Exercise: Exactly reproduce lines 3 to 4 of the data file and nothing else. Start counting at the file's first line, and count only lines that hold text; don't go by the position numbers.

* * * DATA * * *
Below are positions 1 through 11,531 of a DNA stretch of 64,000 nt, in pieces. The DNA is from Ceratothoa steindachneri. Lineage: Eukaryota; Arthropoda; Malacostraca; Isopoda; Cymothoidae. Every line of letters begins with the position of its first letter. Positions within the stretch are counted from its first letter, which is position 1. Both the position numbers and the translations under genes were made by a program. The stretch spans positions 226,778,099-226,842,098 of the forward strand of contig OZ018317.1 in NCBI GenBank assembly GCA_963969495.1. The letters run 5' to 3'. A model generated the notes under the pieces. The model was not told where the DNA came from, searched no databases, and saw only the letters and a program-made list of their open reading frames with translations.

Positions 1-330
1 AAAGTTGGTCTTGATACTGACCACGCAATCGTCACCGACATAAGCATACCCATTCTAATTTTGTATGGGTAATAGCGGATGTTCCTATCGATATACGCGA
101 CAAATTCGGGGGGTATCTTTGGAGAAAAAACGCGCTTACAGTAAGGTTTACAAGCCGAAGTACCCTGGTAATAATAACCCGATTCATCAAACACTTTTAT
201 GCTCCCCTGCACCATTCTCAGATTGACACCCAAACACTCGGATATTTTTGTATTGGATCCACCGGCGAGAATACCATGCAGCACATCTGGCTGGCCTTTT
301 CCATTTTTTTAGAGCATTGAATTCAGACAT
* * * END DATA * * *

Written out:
1 AAAGTTGGTCTTGATACTGACCACGCAATCGTCACCGACATAAGCATACCCATTCTAATTTTGTATGGGTAATAGCGGATGTTCCTATCGATATACGCGA
101 CAAATTCGGGGGGTATCTTTGGAGAAAAAACGCGCTTACAGTAAGGTTTACAAGCCGAAGTACCCTGGTAATAATAACCCGATTCATCAAACACTTTTAT